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FDA Approves 3D Printed Drug for the First Time

FDA Approves 3D Printed Drug for the First Time
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3D printing has added one more feather in its cap. The US Food and Drug Administration (FDA) has approved for the first time a prescription drug which has been created using 3D printers. The drug is called Spritam and it has got approval to be used as an oral drug for patients suffering from epilepsy. This tablet which gets dissolved in water can treat children and adults alike. The drug has been developed by Aprecia Pharmaceuticals Co. Let us check out this post to know more about how the drug was created.

Read Also – Freaks3D- Carry This Portable 3D Printer Wherever You Go

ZipDose Technology

Aprecia Pharmaceuticals Co. developed the ZipDose Technology to create the drug. This technology uses 3D printing which is licensed from the Massachusetts Institute of Technology. With 3D printing technique, a permeable pill is developed that dissolves in water. This means that the patients don’t have to swallow the pill.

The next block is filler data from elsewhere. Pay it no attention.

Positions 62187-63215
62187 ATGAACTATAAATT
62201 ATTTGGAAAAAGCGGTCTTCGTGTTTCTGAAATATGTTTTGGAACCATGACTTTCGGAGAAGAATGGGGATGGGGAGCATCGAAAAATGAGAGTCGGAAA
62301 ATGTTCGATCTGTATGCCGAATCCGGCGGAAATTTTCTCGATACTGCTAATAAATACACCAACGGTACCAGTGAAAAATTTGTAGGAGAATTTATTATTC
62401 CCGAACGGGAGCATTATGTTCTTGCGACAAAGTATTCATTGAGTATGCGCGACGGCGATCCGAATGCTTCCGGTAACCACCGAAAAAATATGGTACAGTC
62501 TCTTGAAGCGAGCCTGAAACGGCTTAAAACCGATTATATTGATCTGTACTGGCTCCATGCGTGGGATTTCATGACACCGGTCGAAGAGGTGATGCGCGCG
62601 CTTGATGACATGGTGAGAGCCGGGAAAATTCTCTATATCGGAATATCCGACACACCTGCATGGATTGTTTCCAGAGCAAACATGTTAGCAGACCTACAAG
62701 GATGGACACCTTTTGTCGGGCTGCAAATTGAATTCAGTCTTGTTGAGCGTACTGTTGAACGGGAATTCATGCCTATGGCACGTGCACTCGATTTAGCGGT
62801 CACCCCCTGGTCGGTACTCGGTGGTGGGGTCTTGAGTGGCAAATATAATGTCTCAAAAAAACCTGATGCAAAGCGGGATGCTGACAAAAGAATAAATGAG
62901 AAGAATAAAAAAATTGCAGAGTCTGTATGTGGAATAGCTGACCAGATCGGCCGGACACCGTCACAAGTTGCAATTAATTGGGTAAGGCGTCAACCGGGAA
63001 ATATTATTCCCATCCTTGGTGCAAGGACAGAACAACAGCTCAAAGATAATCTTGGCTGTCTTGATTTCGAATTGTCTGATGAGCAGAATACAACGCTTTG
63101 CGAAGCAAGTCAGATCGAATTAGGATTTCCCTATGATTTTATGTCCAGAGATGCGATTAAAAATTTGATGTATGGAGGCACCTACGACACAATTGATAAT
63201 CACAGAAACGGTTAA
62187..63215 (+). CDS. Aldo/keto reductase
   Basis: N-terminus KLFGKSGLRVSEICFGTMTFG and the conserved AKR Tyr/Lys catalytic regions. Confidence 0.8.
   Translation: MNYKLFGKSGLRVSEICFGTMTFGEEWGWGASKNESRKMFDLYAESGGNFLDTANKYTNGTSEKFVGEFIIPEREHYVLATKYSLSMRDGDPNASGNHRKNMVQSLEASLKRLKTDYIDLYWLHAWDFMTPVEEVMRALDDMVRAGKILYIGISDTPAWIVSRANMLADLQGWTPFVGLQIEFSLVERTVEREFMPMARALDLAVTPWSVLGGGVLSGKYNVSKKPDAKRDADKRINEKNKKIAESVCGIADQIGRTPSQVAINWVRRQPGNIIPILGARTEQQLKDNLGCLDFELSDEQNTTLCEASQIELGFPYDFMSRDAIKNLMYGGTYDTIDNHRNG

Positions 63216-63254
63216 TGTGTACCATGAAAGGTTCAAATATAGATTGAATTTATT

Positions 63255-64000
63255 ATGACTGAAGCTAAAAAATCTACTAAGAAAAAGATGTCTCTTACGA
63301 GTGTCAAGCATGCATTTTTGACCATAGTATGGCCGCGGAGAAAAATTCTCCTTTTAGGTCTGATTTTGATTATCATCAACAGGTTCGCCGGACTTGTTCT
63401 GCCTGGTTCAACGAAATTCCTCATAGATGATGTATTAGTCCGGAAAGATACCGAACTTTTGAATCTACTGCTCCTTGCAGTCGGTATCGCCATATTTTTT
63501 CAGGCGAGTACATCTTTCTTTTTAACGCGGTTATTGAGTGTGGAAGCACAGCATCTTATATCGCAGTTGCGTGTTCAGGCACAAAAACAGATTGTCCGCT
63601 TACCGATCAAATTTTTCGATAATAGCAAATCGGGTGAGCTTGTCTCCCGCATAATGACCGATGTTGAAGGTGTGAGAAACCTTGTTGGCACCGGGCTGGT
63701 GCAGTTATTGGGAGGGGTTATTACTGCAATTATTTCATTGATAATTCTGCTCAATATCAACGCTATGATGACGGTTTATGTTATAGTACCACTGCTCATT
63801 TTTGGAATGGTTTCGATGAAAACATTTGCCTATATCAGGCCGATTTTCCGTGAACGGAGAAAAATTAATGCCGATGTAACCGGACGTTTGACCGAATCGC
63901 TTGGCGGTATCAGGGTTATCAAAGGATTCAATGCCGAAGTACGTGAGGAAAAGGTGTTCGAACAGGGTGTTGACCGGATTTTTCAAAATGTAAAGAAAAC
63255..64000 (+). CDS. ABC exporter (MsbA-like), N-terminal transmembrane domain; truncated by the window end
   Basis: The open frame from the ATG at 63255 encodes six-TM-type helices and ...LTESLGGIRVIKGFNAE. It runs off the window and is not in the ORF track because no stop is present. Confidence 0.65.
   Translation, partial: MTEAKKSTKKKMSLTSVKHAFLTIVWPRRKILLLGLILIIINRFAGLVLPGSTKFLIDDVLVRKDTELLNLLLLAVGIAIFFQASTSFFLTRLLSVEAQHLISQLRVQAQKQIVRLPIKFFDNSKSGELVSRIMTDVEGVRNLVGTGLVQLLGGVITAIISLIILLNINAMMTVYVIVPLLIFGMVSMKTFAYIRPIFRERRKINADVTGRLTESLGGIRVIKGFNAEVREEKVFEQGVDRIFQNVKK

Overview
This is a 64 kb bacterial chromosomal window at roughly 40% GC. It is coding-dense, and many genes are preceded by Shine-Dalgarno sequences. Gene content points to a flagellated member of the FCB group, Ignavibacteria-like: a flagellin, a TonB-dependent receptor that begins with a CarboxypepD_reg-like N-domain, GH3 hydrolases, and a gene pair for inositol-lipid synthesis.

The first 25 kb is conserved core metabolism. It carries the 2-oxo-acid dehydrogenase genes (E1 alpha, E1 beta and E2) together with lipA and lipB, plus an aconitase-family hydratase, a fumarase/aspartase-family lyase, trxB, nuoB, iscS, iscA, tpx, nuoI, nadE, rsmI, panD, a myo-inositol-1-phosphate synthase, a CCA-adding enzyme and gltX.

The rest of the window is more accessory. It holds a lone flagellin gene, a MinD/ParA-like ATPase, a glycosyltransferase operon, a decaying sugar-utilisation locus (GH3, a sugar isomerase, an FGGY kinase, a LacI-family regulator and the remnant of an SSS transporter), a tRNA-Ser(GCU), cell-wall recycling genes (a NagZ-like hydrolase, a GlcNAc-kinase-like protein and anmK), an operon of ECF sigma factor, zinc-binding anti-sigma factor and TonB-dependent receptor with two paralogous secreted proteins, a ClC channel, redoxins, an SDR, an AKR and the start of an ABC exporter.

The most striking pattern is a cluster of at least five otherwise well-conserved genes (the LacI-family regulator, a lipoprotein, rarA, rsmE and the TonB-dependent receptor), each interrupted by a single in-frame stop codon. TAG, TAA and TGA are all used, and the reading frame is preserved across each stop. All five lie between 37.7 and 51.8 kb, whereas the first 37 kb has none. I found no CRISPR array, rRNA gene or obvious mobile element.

This is an important development as it is difficult to make patients swallow pills during seizures. Caretakers, who have trouble getting epileptic children to take medication, will be immensely benefitted by Spritam.

Don Wetherhold, chief executive at Aprecia said “The key to unlocking the potential of 3-D printing was designing and building that proprietary equipment. “

According to the company, its printing system has the potential to set strong drug doses of up to 1000mg into each tablet.

Other 3D Printing Processes

Apart from the epilepsy pill, Aprecia plans to develop a line of drugs which can treat other diseases of the central nervous system which could include schizophrenia, depression or Parkinson’s disease.

The way of manufacturing pills through 3D printing is very precise as the drugs are created layer-by-layer. According to Wetherhold, this process could help in the use of this technology in future, which includes extended release pills.

Wetherhold said “There’s a lot of capability to do unique things with 3-D printing.”

The company has a manufacturing facility in New Jersey and is developing a new one in Ohio. The validation of batches of Spritam has been completed and the company expects to release the drug in the market for use in the first quarter of 2016. The price of the drug is expected to be similar to other epilepsy drugs that are present in the market.

What do you think?

Do you think this is a major development for 3D printing? Is it safe to use a 3D printed drug? Share your thoughts in the comments below.

Image & Article Source – engadget.com

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Some opinions expressed in this article may be those of a guest writer and not necessarily by augmentedrealitytrends.com

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